The gut, or the gastrointestinal (GI) tract isn’t just your stomach and intestines - it is actually a very specialised digestive highway, from the mouth to the anus.
The gut is so important to our overall health because it extracts nutrients from the food you ingest and delivers energy to every cell in your body. The most vital part of the gut is your gut bacterial community, or your microbiome which consists of billions of live bacteria that create vitamins, help protect against pathogens, eliminate toxins, create natural antibiotics, balance hormone levels, and help you digest food. For example, when you eat a vegetable, your body breaks down the carbohydrates to glucose and the leftovers (indigestible fibre) are then consumed by bacteria in your gut.
Your gut even impact aspects of health that don’t appear to have anything to do with digestion.
When your gut is unhealthy, your whole body may be at risk because the processes of the other systems can be compromised. This is because the digestive, immune, nervous, and endocrine systems all communicate and interact with each other. Chronic diseases like arthritis, diabetes, and depression can be caused by an irritated and inflamed gut. Even minor ailments like skin conditions, lack of libido, aches and pains, and fatigue are directly linked to gut dysfunction. A damaged gut can also decrease toxins being able to leave the body, leading to premature ageing.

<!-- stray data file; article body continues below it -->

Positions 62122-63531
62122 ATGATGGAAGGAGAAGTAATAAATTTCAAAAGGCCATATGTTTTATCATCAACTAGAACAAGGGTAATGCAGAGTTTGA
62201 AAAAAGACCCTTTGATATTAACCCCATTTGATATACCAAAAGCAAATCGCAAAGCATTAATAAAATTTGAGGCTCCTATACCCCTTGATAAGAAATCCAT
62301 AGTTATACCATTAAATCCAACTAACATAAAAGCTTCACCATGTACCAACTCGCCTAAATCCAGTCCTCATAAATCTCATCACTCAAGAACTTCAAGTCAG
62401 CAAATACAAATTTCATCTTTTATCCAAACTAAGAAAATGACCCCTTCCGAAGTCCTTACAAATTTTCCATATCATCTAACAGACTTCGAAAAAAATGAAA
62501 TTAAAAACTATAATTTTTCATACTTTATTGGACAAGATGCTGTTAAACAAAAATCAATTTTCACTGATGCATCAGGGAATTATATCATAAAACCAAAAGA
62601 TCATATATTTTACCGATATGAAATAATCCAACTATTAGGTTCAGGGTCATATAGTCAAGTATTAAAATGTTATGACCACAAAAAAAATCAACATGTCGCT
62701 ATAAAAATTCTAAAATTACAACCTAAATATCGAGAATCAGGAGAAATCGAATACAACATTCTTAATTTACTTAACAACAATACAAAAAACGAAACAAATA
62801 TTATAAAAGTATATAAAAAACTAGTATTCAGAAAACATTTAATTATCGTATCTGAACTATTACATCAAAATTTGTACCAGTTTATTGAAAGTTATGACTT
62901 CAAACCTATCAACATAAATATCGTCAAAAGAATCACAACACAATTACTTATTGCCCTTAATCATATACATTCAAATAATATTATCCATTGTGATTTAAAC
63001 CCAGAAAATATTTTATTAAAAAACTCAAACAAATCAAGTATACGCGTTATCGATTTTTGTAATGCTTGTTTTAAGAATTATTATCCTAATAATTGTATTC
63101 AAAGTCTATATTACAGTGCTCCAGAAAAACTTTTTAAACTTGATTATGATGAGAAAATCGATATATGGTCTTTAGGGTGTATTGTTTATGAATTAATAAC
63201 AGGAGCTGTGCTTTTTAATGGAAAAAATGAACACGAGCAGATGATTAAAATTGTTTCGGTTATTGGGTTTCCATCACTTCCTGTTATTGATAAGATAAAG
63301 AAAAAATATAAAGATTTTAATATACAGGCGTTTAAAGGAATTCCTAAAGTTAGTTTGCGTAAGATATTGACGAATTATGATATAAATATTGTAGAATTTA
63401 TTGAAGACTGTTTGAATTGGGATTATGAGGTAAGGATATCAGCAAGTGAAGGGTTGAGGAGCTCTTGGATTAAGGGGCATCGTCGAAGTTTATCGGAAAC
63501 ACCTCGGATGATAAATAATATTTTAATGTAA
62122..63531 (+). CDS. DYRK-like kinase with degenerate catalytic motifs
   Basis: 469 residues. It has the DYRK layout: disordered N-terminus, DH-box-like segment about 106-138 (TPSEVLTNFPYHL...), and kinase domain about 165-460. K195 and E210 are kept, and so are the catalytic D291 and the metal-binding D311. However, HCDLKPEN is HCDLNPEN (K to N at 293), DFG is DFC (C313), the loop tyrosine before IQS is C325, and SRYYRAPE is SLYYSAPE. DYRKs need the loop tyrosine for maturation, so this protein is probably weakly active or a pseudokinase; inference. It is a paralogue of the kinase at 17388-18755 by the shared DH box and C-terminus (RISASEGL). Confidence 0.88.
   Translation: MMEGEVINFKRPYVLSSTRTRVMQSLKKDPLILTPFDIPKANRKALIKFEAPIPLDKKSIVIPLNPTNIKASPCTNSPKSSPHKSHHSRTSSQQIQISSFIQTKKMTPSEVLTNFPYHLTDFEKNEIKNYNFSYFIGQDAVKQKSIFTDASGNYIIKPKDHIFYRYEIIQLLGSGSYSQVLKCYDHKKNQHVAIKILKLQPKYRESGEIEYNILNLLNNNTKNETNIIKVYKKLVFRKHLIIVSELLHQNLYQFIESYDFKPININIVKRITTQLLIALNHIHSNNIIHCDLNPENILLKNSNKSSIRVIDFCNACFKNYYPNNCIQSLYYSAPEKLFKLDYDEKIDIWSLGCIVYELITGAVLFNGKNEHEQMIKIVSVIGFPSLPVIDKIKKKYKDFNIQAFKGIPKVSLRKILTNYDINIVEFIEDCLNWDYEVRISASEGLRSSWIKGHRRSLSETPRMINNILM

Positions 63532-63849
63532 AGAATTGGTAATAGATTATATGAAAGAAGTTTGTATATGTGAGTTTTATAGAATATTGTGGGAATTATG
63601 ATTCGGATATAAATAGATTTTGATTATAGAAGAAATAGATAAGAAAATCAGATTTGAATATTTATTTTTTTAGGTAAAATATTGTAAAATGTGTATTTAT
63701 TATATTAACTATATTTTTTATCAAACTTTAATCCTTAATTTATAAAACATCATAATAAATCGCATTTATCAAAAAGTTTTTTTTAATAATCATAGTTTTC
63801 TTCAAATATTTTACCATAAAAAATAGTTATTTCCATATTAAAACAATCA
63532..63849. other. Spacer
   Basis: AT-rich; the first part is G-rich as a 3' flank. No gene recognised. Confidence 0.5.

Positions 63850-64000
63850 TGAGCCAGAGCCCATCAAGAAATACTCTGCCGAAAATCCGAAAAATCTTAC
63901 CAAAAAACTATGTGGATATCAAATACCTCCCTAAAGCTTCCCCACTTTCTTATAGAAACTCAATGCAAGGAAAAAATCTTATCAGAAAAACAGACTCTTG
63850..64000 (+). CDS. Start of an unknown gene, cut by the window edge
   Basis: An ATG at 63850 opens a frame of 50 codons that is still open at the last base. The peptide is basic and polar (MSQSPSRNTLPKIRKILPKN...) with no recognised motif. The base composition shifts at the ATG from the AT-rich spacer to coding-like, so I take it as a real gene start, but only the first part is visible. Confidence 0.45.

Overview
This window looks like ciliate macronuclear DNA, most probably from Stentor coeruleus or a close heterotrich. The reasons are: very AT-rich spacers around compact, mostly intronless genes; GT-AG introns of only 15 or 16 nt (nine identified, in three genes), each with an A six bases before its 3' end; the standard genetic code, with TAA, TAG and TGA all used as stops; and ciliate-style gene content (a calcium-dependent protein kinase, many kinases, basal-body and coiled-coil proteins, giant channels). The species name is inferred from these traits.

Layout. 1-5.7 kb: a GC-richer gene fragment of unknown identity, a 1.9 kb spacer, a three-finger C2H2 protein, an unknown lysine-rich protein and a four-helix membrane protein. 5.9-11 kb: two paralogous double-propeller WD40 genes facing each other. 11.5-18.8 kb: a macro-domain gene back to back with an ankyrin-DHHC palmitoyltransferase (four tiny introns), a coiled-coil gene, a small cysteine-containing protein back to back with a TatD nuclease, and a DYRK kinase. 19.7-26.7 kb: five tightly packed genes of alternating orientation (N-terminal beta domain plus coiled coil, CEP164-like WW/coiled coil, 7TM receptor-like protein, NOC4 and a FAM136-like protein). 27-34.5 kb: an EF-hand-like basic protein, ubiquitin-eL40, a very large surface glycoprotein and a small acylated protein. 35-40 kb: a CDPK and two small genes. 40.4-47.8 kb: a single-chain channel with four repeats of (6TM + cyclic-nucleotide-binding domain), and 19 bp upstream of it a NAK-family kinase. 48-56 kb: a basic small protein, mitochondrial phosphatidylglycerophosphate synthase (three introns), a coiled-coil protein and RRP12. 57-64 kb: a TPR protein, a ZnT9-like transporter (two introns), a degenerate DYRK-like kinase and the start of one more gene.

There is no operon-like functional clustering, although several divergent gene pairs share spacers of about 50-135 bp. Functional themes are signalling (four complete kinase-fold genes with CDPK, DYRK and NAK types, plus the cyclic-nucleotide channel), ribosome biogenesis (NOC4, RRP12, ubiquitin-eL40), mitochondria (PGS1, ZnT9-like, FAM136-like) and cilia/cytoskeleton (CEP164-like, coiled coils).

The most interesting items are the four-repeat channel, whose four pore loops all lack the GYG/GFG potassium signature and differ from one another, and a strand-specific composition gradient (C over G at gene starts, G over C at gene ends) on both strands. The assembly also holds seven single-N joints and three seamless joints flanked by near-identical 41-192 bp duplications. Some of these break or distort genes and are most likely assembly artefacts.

There are many factors that affect gut health.
Type of birth delivery, diet during infancy (breastmilk fed or not), diet during adulthood, antibiotic usage (in medications as well as factory farm meats that use widespread antibiotics), chemicals in skin/home cleaning products or sprayed on food to plastic dishes, genetics and stress.
Even our emotions impact our gut health.
There is constant communication between brain and gut. Symptoms of gut disorders may even be mood disorders like anxiety and depression. Serotonin, the ‘happiness’ neurotransmitter is produced primarily by the gut as well as norepinephrine and dopamine. Stress can originate in both the gut and the mind and because the body can’t shut off acute stress response it can result in GI tract distress. The gut is also your largest sensory organ so it can influence your emotions and vice versa.
So, you see, the gut is a major player in your overall wellbeing!
Check out our next blog, when we’ll get into how you know when your gut isn’t performing optimally, and what you can do about it.